Exiting Denver airport is always a challenge.  We had to get to the car hire facility, and I waited for Dana to tell me with whom we were booked, so that we could find the correct 'meeting point'.  I asked the man at the 'information desk' on the best way to leave the building, and he told me to 'get the train'.  Our mistake last time had been to get off at the wrong stop, but this time we had our instructions and did not deviate.  The car was booked through a third party, and the page that my very articulate and practical husband had printed, did not show the firm from whom we were to collect! My look of despair was not unnoticed by the man to whom we asked for help.  The helpful chap at the Avis desk looked up our name and eliminated his company, and another.  "Where's the next page?" he asked, as Dana handed him the part of the reservation details he had.  The look of "Can you believe it", formed across my face, and I did not have to say anything.  I was not very successful at trying not to intimate that my husband was incapable, but the chap at the desk gave me a knowing glance.  Dana is normally the epitome of organisation.  I then broke all my own rules, and looked up the name of the 'third-party', on the Internet on my phone.  Dana had his laptop out and was trying to connect, when I gave him the number to call.  "Thrifty", was the reply, as to which car hire company we were to collect the vehicle.  "Yes, you are!" came my response!  

The car hire facility was manned with machines.  A television screen showing the representative, was what we had to use. The girl on the screen appeared to be completely bored with all and sundry, and twiddled with her hair, as she found our booking, and asked a series of questions, that appeared to be redundant.  Finally, the machine spewed out seven pieces of paper, and Dana had to scan his credit card, and virtually tick a lot of boxes.  The girl on the screen appeared to have fallen asleep by the time he had finished, and sat up abruptly when Dana said, "What next?"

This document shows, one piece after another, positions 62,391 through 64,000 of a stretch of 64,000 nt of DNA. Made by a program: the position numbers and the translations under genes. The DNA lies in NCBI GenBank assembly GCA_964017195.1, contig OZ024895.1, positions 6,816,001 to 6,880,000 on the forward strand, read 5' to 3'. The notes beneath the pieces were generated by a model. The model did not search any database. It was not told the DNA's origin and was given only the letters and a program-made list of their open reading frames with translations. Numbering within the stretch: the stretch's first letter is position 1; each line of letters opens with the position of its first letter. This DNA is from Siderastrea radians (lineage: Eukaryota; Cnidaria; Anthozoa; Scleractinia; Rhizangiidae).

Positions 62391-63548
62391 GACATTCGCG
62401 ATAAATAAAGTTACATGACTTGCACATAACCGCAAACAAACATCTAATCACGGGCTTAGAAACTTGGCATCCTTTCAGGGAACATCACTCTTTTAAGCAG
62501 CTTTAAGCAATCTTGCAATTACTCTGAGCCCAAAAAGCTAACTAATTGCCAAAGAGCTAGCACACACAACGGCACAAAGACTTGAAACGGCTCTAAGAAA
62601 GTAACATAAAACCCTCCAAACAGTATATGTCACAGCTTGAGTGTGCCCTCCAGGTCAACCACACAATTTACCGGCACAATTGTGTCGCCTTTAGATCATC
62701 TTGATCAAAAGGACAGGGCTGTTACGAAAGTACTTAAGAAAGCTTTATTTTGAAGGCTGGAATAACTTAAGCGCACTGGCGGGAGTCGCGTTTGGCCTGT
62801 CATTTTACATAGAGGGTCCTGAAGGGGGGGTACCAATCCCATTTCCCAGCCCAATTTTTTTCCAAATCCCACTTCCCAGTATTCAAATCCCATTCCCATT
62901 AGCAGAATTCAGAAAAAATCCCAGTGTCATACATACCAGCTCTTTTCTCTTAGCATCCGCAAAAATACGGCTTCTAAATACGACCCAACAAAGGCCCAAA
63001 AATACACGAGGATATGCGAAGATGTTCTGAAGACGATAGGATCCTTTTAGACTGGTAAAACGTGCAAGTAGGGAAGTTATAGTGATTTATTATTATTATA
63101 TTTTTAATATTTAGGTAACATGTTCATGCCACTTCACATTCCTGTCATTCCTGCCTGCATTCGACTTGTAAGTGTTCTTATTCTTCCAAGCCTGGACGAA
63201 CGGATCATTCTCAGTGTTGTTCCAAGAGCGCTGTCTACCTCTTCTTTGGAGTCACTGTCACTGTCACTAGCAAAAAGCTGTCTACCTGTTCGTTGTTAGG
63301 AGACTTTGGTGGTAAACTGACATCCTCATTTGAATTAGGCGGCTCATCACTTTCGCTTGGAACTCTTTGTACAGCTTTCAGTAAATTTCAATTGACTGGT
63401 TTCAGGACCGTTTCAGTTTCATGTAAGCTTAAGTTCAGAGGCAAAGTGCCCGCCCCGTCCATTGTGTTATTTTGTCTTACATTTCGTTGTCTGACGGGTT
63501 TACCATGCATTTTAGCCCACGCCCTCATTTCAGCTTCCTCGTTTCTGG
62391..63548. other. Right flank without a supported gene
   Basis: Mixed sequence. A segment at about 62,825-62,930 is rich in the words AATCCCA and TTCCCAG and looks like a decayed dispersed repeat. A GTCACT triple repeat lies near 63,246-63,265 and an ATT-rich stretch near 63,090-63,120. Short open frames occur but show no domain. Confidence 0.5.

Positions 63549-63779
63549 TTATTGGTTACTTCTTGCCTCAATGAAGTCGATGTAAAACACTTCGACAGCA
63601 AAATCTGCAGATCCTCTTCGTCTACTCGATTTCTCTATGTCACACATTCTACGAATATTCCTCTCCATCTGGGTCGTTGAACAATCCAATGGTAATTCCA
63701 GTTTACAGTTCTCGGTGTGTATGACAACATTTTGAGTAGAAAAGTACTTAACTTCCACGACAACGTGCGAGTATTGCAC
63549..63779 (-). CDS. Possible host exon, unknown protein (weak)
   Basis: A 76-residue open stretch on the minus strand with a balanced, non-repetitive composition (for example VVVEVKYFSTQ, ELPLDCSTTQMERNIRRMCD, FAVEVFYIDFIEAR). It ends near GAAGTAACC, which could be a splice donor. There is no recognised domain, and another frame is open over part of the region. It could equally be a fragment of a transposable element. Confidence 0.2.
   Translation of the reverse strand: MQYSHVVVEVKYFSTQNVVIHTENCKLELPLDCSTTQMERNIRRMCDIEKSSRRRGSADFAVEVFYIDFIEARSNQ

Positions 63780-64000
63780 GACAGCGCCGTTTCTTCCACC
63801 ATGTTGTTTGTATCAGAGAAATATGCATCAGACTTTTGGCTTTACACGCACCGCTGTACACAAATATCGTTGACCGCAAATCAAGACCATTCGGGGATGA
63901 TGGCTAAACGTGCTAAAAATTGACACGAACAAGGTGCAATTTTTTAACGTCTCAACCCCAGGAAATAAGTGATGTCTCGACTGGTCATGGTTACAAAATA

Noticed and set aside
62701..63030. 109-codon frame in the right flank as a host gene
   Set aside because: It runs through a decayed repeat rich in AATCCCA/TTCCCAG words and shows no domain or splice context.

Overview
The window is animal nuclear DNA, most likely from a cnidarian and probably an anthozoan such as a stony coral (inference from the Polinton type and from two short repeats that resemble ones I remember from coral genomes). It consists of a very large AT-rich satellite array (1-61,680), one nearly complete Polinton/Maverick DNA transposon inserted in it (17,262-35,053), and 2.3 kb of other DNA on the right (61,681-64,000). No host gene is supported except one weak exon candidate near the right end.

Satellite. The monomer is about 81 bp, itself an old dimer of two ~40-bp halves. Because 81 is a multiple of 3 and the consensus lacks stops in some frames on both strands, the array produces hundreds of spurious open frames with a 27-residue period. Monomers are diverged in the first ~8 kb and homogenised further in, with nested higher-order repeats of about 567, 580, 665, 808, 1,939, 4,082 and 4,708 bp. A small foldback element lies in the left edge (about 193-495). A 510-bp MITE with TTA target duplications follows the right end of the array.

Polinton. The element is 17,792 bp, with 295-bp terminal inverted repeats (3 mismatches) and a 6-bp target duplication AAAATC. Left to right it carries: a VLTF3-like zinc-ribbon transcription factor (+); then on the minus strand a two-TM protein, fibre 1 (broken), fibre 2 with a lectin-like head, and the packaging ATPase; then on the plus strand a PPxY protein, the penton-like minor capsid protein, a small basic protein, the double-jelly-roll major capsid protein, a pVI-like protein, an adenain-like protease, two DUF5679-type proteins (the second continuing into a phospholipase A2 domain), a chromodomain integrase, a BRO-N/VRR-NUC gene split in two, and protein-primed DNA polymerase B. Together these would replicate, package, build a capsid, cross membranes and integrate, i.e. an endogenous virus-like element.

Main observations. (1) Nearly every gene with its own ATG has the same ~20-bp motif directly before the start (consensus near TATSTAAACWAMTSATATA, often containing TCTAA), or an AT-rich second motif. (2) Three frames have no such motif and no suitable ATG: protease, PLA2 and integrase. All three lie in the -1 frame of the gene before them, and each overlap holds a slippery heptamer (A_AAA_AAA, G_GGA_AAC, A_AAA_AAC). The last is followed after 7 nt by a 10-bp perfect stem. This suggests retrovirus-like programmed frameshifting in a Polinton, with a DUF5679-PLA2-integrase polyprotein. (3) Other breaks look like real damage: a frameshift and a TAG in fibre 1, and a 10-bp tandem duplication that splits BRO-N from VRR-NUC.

The car was not the one we booked, and I was ready to go back inside and insist on a complimentary upgrade, as the downgrade was not what we ordered, and if they did not have another car, in our range, then they needed to make things right. My husband did not want to waste the time.  

Having been to the Woolly Hotel, we knew what to expect and were not disappointed.  It was as welcoming as the first time we were there, and the room was beautiful.  We booked a table at Teds, unpacked, and changed for dinner.  

Happy hour was an hour and a half, and my complimentary beverage, for Saturday, was a gin and tonic.  "Lots of tonic", I said as the waitress took my order.  It was still not enough, as after four or five sips, I felt the giggles coming on!  Of course, I blamed it on the altitude, and not having eaten much, but the shaking head of my husband, and the comments, by text, from my daughter, (whom he felt fit to inform,) did not concur!

Dinner was delicious.  Bison was on the menu and I was ready to eat!  I had the prime rib, and Dana had the pot-roast.  Full to the brim, we returned to the hotel, and after a cup of tea, I fell into a deep sleep.  I had not really considered the fact that not only was I jet-lagged, having arrived back only three days previously, but we had also gone through another two time changes.  Denver was an hour earlier than Austin; California, two!  Although we were only in San Francisco for a couple of hours, my internal body clock was going haywire!  

We breakfasted early on Sunday morning. There were a few people in the restaurant, but the crowds had yet to gather.  I put together a small 'care package', consisting of various pieces of fruit, for our journey, and we headed back to the room to 'drop off and pick up'.